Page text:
The topic did bring more substance to the debate, however.

Clinton defended her record of voting for immigration reform in the Senate, saying, “I voted for border security,” to which Trump interjected, “and the wall.”

“President Obama has moved millions of people out,” Trump said. “No one knows about it, no one talks about it.”

Trump then offered a different outlook on fixing legal immigration, or at least stated his policy position from a different perspective.

“We have millions of people that did it the right way,” he said. “We’re going to speed up the process, because it’s very unfair.”

On the highest national debt since just after WWII

Trump promised to create “tremendous jobs,” claiming GDP growth would be “less than zero” if Hillary became president.

The Republican candidate denied an analysis that claimed his plan would cause debt to rise to 105 percent of GDP over the next 10 years.

Instead, he said his plan would involve bringing GDP growth from 1 percent up to 4 percent.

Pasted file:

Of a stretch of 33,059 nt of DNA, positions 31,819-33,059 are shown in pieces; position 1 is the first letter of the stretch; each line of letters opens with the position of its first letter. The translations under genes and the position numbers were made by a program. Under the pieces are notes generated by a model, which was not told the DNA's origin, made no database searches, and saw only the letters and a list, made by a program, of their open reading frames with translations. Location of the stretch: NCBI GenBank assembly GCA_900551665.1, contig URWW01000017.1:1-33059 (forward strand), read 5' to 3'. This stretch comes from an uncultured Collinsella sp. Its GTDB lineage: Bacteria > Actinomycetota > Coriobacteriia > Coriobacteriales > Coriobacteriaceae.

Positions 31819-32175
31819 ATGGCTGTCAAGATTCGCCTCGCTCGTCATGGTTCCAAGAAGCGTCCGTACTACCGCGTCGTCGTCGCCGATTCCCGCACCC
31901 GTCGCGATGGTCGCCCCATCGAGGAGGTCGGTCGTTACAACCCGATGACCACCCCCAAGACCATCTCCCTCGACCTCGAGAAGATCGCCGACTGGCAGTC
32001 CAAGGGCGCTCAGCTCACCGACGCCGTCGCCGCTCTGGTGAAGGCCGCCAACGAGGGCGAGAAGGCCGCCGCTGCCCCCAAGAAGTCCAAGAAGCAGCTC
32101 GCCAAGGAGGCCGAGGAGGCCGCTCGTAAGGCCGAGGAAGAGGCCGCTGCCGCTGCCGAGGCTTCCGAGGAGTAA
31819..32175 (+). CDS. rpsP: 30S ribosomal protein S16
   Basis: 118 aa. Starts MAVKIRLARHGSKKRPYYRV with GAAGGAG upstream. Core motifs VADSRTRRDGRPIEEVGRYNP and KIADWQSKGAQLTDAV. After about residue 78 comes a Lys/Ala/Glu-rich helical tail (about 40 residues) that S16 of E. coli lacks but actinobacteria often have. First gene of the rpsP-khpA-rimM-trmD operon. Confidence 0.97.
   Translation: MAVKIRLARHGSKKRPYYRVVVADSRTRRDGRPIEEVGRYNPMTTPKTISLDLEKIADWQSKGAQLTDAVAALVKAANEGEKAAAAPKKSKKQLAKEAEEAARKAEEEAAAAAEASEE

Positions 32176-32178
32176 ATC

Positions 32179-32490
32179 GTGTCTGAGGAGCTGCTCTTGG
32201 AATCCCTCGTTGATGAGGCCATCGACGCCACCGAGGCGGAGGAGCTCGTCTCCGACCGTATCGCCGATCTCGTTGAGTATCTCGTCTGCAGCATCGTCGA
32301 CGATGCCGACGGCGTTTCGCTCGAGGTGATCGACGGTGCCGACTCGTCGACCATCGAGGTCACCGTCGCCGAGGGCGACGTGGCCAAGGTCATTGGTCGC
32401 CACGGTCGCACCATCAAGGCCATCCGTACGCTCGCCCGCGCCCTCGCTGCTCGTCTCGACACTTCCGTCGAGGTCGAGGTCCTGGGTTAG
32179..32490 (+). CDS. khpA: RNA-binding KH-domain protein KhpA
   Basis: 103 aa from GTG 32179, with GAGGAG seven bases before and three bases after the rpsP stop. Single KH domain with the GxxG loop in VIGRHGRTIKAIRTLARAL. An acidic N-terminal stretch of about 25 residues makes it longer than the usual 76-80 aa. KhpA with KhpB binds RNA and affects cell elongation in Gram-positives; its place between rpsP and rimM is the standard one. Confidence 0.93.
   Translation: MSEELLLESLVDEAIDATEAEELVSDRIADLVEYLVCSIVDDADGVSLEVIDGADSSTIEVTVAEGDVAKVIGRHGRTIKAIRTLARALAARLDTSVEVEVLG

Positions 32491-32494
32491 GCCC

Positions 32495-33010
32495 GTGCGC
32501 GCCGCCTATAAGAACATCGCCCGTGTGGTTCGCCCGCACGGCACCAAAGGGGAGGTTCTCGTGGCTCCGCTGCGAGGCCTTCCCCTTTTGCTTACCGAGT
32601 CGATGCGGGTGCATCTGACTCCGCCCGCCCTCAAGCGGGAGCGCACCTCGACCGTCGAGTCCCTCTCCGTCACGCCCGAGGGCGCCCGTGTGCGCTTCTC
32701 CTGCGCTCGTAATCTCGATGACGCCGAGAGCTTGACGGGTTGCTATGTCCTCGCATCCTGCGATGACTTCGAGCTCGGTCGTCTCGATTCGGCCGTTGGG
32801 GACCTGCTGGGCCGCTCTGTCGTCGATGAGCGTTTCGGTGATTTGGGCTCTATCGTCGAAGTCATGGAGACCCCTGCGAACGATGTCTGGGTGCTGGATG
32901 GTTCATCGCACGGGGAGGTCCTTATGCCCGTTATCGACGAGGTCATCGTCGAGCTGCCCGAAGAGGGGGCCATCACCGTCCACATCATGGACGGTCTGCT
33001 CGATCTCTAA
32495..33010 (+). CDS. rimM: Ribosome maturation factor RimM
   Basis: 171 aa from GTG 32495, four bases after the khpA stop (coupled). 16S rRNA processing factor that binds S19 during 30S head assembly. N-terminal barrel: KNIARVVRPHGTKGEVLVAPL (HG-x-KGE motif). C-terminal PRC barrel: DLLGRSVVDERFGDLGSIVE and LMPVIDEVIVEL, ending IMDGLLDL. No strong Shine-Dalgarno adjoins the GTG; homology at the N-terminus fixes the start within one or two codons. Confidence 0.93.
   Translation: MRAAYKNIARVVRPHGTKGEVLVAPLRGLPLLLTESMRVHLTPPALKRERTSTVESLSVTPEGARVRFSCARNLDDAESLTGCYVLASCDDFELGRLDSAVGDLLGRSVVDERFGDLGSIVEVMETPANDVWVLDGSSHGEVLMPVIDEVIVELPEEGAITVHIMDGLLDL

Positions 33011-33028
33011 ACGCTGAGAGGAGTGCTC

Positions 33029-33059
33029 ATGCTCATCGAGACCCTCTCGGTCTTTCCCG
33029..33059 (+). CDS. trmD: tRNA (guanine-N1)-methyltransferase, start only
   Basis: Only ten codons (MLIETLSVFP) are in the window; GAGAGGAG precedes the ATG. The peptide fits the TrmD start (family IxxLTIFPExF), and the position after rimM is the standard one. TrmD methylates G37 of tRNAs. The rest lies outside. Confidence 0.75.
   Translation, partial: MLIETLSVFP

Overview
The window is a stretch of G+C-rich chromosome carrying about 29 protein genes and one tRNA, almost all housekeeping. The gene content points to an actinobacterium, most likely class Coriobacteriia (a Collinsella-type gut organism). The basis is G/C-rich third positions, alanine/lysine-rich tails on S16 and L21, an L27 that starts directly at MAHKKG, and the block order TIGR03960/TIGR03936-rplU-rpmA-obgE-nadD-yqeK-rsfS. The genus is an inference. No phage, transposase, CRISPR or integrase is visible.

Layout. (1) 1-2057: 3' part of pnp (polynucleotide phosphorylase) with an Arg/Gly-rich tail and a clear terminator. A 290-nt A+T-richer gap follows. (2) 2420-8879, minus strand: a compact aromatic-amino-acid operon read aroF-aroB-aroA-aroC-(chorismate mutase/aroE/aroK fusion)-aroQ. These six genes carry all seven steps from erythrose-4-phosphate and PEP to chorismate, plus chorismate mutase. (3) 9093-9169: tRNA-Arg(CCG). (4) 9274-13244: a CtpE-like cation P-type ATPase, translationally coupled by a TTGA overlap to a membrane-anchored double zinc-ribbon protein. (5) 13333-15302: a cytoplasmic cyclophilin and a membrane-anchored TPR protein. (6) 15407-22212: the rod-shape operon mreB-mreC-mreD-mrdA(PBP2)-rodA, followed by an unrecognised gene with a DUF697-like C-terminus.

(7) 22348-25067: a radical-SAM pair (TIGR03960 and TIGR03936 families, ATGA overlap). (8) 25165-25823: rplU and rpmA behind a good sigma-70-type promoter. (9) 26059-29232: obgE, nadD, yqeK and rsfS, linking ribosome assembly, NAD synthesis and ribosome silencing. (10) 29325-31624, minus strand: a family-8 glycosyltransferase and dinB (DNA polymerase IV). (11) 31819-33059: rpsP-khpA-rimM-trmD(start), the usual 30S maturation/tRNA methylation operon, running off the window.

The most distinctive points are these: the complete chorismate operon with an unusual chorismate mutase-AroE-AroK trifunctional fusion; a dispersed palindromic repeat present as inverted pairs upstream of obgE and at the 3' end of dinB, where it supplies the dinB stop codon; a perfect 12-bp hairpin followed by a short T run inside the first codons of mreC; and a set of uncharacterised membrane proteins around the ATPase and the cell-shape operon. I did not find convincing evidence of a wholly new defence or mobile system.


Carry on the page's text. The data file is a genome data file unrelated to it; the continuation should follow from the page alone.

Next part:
“I actually think we can go higher than 4 percent, I think we can go to 5 or 6 percent,” he said, claiming his team would create a “tremendous economic machine.”

He said the US has become “very, very sloppy,” reminding that the US used to be a great country from the standpoint of industry.

Clinton took the opportunity to note the irony of Trump's slogan of “Make America Great Again,” claiming he has been criticizing the US government for decades.

Responding to claims that her plan would cause debt to rise 86 percent of GDP over the next 10 years, Clinton said her plan does not “add a penny to the national debt.”

She said she is going to “go where the money is,” asking the wealthy and corporations to “pay their fair share” in order to achieve her goals of paying for education, investing in infrastructure, and bringing the cost of prescription drugs down.

“There is no evidence whatsoever that that will slow down or diminish our growth,” she said.

Putin enters debate from a continent away